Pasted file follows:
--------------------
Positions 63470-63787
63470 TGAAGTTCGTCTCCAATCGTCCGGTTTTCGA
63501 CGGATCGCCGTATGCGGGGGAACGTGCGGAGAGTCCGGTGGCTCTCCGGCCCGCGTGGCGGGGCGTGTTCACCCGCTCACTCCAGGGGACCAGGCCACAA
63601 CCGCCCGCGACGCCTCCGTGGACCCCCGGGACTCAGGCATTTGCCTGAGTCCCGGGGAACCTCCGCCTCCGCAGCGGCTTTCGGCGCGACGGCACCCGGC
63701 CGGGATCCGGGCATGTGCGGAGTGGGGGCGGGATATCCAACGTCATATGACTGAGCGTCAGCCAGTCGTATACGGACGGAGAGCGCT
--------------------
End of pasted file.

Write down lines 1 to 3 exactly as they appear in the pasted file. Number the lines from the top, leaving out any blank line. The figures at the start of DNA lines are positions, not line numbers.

Positions 63470-63787
63470 TGAAGTTCGTCTCCAATCGTCCGGTTTTCGA
63501 CGGATCGCCGTATGCGGGGGAACGTGCGGAGAGTCCGGTGGCTCTCCGGCCCGCGTGGCGGGGCGTGTTCACCCGCTCACTCCAGGGGACCAGGCCACAA